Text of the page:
I love to get rid of things. If I were more patient about it, I would make a little money selling on eBay or Craigslist (which I do sometimes). I’ve given up holding yard sales as well. As I feel unnecessary objects piling up around me, I get very restless. I feel the weight of excess ownership upon me. So I clean the offending items up and donate them to my favorite resale shop whose proceeds benefit a local charity. (The financial balance is that the donations are tax deductible).

Lately I’ve been focusing on books. To my mind, books are highly worthy objects, so this has not been easy. But as I looked over my overstuffed bookcases, I knew it was time to make choices.

Several years ago, I started discovering book sale sections at local libraries. I would spend hours with these shelves and bring home armloads of books for which I only spent a few dollars. What I wound up with are books about Tolkien and his writings, books about gardening, health, nature, hiking, art, essays, poetry, all the things I love to read about. When faced with personal loss, I picked up book after book about grieving and loss, hoping they would help me process my emotions. But the reality is, I didn’t read most of these books cover to cover. They were simply objects that represented my interests.

And owning these books wasn’t really enhancing my life; it was overkill, clutter.

So this week, I pared them down dramatically. I still have one book, or several, on everything that interests me. I still have my old Tolkien trilogy and my newer Hunger Games trilogy. I just no longer have different versions of these books or companion books or anything else.

I also went through the books I bought through the years for my children. This was especially difficult, but I realized that I was the one tied up with these books, not my kids. I was emotionally invested because I had made the choices in bringing these books home to expand my kids’ horizons on one topic or another. Most books had simply been outgrown; a few never interested them much in the first place. But of course I kept some beautiful classics and old favorites.

When it was all done, I had three big heavy boxes to bring to the store. And looking back to my newly open shelves and more carefully curated book collection, I saw that the books I loved most were no longer hidden in the shadows of the others. They were right there for me, as they had been all along.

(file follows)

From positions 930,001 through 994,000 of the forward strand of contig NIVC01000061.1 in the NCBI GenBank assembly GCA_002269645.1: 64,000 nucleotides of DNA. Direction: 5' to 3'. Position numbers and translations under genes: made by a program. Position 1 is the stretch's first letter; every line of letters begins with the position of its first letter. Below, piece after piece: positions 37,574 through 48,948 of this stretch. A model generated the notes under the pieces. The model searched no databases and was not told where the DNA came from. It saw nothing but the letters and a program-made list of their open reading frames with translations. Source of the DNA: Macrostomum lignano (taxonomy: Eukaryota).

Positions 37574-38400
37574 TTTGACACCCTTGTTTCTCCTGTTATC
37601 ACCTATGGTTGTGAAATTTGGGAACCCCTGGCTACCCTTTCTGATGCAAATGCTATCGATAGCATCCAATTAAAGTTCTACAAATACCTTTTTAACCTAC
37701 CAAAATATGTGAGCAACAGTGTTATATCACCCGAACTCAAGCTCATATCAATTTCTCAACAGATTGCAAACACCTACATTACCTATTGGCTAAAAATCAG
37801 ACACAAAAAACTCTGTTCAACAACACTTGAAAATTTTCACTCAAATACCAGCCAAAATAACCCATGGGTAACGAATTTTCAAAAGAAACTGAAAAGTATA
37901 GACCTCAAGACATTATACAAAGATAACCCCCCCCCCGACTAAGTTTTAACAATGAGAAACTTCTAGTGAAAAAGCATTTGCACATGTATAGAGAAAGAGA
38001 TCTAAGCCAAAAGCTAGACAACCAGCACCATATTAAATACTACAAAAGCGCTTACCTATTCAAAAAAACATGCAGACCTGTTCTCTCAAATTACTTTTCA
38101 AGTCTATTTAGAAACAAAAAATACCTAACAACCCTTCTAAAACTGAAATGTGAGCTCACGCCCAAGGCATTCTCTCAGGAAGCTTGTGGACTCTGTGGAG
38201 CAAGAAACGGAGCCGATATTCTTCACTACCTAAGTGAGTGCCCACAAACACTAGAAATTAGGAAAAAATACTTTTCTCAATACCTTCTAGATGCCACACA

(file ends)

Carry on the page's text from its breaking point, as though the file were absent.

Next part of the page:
Last Thursday, a few days before the equinox, I stepped outside after an evening yoga class and looked eastward toward the late twilight sky. The amber moon was stunning, immense. It hung low and heavy, like ripe fruit.

So mesmerizing was this moon, I couldn’t turn away. I wanted to feel closer. And to me, closer to the moon means closer to the water. Lucky to live near the Lake Michigan shoreline, I headed toward the beach.

As I stood and watched, the waves roared and sparkled in silver and black then broke languidly into the sand. I just needed time to feel the night breeze, to gaze at the placid moon while it seemed to gaze back at me.

How many other beings, I wondered, are spending a few quiet moments with the moon, elsewhere in the world, as I am now?

It’s hard to resist the pull of the full Harvest Moon, bringing with it a procession of moonlit nights. On this night, I finally turned away and headed home, feeling oddly and greatly at peace.

At the farmer’s market in Michigan, I picked up four perfect candy onions. (I mean, who can resist that name?) This recipe produces insanely delicious sweet, slightly crispy onions that would complement a million things, but I end up just eating them as they are. And of course they are good for you…. onions have anti-inflammatory benefits and protect your body in all sorts of ways, we all know about olive oil, and even maple syrup provides the antioxidant benefits of manganese and zinc.  Note: there is a slight bit of technique involved here, but your patience and attentiveness will be highly rewarded!

4 medium candy, sweet, or Vidalia onions

2 tablespoons extra virgin olive oil

2 good dashes salt

1 tablespoon maple syrup

1 teaspoon balsamic vinegar